Enter crash mode. What happens when the CMS gets corrupt? What happens when the index needs to be rebuilt? (this can happen not only in case of a crash but also when configuration parameters change). When the CMS DB is rolled back to an older version we see a funny side-effect: Search now offers documents which do not really exist yet. Those documents which have been published during the last three hours e.g. and which are now lost due to the rollback. When the index needs to be re-built (assuming a configuration change) the logic to do this should work like this: a) create the new index and then b) exchange it with the existing index. Why? Deleting the old index and creating the new one is logically the same. Yes, but building the new index takes three days and that makes the first solution so much better. Otherwise the company won't have a search capability for three days. This is simple and obvious but not so obvious that we did not try it the other way round first (;-).

Our little example soon exposes surprising complexity when errors etc. are introduced and we start forgetting about constraints and problems of our implementation. We would be better off if we could create a model for our solution. To do this we need a list of things that we would like to be put in a model and then we can think about how to express this and what to do with such a model. But before we do so we can already state what we don't need! We do not need a modeling language that is so formal that few people will understand it. Modeling distributed systems should be for the masses - because distributed systems nowadays are too. Model checking is nice but it should not be our first priority. Timo Kehrer suggested to build an ontology of things which are important in distributed systems. This could be a DSL, a UML profile, an ontology etc. What we also not need is kind of a connectivity diagram which includes port numbers, protocols etc. If those are important for a reason, the reason should be captured in our model, not the implementation.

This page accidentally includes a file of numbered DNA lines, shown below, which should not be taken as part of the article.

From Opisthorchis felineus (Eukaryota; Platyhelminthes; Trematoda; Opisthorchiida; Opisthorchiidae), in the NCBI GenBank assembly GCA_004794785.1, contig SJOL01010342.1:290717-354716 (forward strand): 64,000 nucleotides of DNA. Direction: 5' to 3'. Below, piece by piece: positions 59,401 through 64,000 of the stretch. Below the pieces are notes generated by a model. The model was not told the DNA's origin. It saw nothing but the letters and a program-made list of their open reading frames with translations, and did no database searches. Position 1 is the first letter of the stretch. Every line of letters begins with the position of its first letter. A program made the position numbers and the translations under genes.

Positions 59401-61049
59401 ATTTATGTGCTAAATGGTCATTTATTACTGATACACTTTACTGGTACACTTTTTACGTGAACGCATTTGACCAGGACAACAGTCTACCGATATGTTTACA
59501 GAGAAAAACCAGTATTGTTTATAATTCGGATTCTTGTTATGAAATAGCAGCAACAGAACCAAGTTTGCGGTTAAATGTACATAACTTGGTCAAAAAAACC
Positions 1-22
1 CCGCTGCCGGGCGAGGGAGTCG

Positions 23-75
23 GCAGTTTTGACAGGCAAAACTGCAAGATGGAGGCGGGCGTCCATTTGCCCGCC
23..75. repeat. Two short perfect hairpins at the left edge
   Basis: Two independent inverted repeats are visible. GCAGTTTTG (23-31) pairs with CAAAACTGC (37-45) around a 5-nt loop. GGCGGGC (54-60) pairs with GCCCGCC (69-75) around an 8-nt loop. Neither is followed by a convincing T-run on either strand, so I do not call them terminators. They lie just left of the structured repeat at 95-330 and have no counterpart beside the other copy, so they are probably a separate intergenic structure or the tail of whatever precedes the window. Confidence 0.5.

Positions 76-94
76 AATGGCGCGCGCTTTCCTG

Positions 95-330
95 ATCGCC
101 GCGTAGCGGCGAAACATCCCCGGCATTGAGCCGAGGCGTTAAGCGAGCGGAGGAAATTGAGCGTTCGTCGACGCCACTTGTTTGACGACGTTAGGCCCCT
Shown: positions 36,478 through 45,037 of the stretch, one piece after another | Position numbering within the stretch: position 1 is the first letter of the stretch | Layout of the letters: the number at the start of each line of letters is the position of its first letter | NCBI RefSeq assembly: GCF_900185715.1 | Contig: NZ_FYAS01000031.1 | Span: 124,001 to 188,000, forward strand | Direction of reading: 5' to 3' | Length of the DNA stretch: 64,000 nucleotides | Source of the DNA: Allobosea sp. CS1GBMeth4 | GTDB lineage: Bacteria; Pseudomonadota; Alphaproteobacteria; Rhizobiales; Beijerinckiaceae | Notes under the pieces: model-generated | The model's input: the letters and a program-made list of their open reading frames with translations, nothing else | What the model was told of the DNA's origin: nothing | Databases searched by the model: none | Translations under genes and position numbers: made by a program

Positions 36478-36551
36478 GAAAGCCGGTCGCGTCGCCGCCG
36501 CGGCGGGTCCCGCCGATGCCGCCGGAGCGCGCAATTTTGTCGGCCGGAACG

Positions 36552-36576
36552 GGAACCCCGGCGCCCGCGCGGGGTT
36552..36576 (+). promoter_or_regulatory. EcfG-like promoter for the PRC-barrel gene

Constraints

We need to put the requirements from business and implementation into our model, otherwise we will forget about them. Later model-checking algorithms can validate our model.

Time

That might be the hardest one to solve. We need constraints but we need them as time dependent. Most logics do not even include time. How would we express the state of the system in the rollback example form above? How do we express "soon should documents show up in the index?".

Phases/states

The complexity increases a lot once different phases of our system are considered. This includes the bootstrap phase (who starts first? will a wrong startup order be fatal or will processes defensively try again to connect? Or are we using technologies that are rather independent of ordering problems? (which are probably a result of side-effects).

Can we use the state chart approach to map the phases of our distributed systems? Is this feasible?

The two connectors from above are only here for one reason: the initial load of the CMS content into search can be rather expensive in terms of processing time and bandwidth. So the initial load phase needs to be fast and lean and can later be switched over to the regular push phase when documents are published. But the transition between both phases gives headaches. Can they run in parallel for a while? What happens during regular runtime when a major crash happens? Can we repeat the initial load phase? Who triggers it? How autonomous are our processes?

Delivery Qualities

Unreliable connections (should we just call them direct connections between partners?) are a major reason for the fragitlity of distributed systems. They just leave to many error scenarios open and the system complexity explodes.

What is the proper set of qualifiers to tag our connections?

Qualities

Some of our components and processes expose certain qualities. It is e.g. very important to know whether the index server can handle duplicate documents or whether this will have a negative impact on performance or storage size. Other important qualities are e.g. the CMS ability to define a document and also define whether it should be indexed. Does the low level connector which uses JDBC calls directly to the DB know those rules?

Availability

It would be very nice to have a set of tags to describe basic availability requirements, in our case e.g. the need for a two-locations solution.